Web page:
Release the hounds
Note: this essay first appeared in Paleo Magazine
“So your desire is to do nothing? Well, you shall not have a week, a day, an hour, free from oppression. You shall not be able to lift anything without agony. Every passing minute will make your muscles crack. What is feather to others will be a rock to you. The simplest things will become difficult. Life will become monstrous about you. To come, to go, to breathe, will be so many terrible tasks for you. Your lungs will feel like a hundred-pound weight.”
― Victor Hugo, Les Misérables
“Would you like some help out to your car with that?”
I did a double take. “Excuse me?”
“Would you like some help out with that?”
I had just purchased a few supermarket items with a combined weight of perhaps 2 pounds; a can of shaving cream, some dental floss, a head of broccoli and a jar of salsa. The whole thing fit comfortably into my day pack.
What could possibly have suggested that I needed assistance? No one would mistake me for a bodybuilder, but I am an able-bodied American male with no obvious physical deformities and I’m fully capable of making it to my car with a bag of common retail products. But this fact was lost on my clerk and I was offered help transporting my purchase to my vehicle. And this was no isolated incident; retail clerks across the country make this same offer to customers millions of times every day.
At first glance, it’s easy to dismiss this practice as a simple gesture of courtesy designed to build customer loyalty and make the shopping experience as pleasant as possible. And yes, of course, there are in fact some people who really do need help getting their retail purchases out to their cars.
But there’s also something creepy going on here, something that signals disaster for the human life experience. It’s one more sign of the apocalypse of the body, one more disempowerment that is robbing us of our health and our dignity as good human animals.
Of course, no one intentionally sets out to rob Americans of their health and dignity by offering to carry their stuff to their cars. Corporate planners may well be ruthless, earth-hostile criminals, but its unlikely that they’re that twisted. Rather, this customer service gesture is simply the natural consequence of consumer capitalism run amok, a free market economy that’s hell-bent on satisfying every human need, no matter how trivial. If my supermarket can gain a few more customers by helping people make it out to the parking lot, they may well gain an edge over their competition.
But this is precisely the problem. As competition for customers grows ever more fierce, marketers search high and low for every possible “pain point” in the human experience. Their method is simple: identify the things that challenge people and make those things go away. And at the top of the list is physical exertion.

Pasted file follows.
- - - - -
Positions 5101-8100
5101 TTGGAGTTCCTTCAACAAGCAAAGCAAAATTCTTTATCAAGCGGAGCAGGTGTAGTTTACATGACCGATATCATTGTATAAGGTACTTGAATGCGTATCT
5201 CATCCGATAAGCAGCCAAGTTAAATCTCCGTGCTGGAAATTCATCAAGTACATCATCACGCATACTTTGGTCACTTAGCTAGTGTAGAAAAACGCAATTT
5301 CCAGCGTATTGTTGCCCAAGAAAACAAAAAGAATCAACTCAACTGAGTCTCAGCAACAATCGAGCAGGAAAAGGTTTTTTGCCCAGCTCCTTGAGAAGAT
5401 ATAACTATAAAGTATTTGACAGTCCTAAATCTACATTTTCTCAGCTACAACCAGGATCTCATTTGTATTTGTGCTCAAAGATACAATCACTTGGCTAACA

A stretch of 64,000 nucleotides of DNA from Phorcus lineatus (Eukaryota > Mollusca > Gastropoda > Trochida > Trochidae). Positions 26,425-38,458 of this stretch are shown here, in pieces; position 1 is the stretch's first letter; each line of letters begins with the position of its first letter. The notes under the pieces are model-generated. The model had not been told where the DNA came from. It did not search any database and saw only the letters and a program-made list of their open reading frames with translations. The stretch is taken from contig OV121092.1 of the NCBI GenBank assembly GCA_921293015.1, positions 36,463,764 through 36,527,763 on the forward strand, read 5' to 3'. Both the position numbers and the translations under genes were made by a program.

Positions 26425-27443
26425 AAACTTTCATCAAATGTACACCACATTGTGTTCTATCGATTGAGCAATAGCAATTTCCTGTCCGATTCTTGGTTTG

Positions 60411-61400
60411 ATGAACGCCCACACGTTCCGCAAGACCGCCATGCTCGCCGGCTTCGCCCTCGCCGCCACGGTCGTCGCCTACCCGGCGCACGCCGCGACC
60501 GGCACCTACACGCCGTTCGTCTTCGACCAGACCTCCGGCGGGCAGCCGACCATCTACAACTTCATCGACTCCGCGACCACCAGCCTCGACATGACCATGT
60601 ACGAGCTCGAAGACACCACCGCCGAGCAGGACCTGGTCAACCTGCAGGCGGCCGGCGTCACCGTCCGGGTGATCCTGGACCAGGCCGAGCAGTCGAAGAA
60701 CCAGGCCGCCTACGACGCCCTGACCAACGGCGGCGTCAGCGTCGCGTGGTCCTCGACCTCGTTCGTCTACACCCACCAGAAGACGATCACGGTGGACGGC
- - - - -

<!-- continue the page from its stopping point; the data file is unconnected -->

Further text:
In fact, labor-saving has been a sure bet in the marketplace for several hundred years. Agriculture and industry is hard, boring, repetitive work; as people sweated, grunted and ground themselves down, any advantage was welcome. Any lever, tool, machine, or process that took the load off the body was bound to sell. Consequently, our marketplace has become saturated with an astonishing array of labor-saving devices, even when our labor does not really need to be saved.
In the early years, this explosion of labor-saving was all well and good. But while something was gained, something vital was also lost. By depriving us of physical challenge, this tidal wave of innovation has robbed us of our health, our fitness and a substantial measure of our psycho-spiritual power. And today, we see the result in an epidemic of physical weakness, disease and depression–human bodies in desperate need of physical challenge and adversity.
Obviously, we need to turn this trend around. Instead of saving labor, we actually need to add labor to the daily human experience. Instead of labor-saving devices, we need labor amplifiers, innovations that actually make our physical experience more arduous, challenging and sustained.
Naturally, this is bound to be a hard sell. Would you buy a heavier backpack? A heavier suitcase? Would you pay extra to avoid the elevator and lug your belongings up 10 flights of stairs? It may seem perverse, but given what we know about health and the body, it has now become obvious that we need to reverse the popular incentives that are built into modern commercial culture.
In this new world of labor and adversity promotion, things would sound a whole lot different at the check-out stand:
“Are you really sure you need that labor-saving device? I’ll have to add the tax you know.”
“If you’d like a bag for those items, you’ll have to walk 10 blocks to our bag supply warehouse.”
“We’re offering a bonus credit for customers who park more than a mile away from the store. Do you qualify?”
“If you sign up for our Preferred Customer Plan, you’ll be eligible to do 10 squats and 10 deadlifts each time you check out.”
“And, if you upgrade to our Pro Customer Bonus Plan, we’ll arrange for our specially-trained Doberman attack dogs to chase you out to your car after every purchase. Would you like to sign up? It’s totally Paleo.”